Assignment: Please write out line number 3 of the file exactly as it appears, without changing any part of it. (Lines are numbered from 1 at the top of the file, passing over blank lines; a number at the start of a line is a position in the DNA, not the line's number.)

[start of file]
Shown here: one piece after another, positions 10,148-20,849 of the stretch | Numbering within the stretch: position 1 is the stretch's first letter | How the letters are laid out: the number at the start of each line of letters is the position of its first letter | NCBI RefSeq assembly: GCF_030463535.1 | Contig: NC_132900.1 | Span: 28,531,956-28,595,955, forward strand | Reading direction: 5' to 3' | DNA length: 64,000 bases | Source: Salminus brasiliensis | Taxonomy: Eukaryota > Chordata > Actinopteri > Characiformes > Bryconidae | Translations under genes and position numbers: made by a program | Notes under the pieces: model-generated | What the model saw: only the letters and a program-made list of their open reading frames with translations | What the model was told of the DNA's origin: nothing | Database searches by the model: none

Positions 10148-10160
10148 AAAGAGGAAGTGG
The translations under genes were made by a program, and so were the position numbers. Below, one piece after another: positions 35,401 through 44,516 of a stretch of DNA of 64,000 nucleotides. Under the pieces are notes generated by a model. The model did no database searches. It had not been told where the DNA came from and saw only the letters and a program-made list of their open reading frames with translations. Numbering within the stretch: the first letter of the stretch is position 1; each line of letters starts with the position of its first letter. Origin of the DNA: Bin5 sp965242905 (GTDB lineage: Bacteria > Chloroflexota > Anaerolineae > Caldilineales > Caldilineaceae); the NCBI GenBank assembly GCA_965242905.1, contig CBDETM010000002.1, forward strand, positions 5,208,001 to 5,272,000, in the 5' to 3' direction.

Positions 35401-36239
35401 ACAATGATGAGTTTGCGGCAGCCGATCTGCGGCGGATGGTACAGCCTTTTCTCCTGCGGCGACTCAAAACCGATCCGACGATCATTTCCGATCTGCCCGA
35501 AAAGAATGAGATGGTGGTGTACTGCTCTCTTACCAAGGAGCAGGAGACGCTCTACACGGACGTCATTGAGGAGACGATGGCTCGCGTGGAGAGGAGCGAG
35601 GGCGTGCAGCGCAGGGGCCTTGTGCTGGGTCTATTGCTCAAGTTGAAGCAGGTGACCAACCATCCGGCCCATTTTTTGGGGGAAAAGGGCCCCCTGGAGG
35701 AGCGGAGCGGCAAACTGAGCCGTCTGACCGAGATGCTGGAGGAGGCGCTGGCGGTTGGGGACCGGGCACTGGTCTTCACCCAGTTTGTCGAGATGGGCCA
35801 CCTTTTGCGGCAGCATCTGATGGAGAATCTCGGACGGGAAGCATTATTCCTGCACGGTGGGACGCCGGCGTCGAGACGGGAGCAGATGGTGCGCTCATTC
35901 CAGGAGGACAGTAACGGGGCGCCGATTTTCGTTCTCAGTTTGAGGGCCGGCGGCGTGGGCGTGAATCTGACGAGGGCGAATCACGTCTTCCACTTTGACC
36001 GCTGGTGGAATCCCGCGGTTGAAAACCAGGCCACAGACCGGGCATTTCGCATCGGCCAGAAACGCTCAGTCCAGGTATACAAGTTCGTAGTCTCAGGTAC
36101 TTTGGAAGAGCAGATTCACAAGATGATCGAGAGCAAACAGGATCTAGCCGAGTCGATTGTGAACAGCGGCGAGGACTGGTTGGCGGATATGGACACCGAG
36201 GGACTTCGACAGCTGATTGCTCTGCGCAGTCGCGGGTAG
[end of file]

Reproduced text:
10148 AAAGAGGAAGTGG